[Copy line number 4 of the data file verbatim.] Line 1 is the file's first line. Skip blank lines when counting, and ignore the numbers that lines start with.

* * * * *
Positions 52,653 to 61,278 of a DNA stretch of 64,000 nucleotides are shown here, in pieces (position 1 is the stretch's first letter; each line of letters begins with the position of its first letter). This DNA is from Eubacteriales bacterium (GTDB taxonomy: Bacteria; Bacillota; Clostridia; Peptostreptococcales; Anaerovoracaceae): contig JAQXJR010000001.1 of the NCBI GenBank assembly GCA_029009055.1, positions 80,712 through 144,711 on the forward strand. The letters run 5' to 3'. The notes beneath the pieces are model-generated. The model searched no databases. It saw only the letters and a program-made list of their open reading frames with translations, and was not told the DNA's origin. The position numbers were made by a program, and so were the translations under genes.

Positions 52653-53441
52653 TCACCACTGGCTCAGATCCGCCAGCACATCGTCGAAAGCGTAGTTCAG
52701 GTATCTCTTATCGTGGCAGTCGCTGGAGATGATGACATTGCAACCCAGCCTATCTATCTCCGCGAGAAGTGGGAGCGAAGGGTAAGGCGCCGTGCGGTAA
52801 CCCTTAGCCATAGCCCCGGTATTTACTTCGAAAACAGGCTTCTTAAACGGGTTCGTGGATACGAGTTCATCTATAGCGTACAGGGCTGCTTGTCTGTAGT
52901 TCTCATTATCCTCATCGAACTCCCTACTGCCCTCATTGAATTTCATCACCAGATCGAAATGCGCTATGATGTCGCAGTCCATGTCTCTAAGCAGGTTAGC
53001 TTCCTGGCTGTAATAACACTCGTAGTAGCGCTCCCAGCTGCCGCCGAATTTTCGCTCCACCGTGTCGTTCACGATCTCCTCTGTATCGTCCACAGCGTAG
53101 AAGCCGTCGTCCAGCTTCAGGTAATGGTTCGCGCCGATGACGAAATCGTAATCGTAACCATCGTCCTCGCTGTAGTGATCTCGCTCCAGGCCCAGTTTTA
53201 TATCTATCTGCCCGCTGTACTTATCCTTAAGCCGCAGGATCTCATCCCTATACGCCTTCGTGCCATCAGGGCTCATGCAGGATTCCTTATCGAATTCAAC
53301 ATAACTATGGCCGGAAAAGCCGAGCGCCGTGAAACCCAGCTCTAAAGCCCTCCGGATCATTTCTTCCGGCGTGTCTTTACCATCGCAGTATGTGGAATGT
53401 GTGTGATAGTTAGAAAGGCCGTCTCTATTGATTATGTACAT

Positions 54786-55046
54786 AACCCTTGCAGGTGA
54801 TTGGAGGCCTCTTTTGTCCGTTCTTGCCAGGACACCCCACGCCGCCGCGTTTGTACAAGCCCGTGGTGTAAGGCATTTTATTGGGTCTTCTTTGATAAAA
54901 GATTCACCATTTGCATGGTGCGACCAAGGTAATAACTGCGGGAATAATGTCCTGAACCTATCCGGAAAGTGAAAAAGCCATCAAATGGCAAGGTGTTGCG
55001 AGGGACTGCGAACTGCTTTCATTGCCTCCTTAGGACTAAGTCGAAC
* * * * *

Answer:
52701 GTATCTCTTATCGTGGCAGTCGCTGGAGATGATGACATTGCAACCCAGCCTATCTATCTCCGCGAGAAGTGGGAGCGAAGGGTAAGGCGCCGTGCGGTAA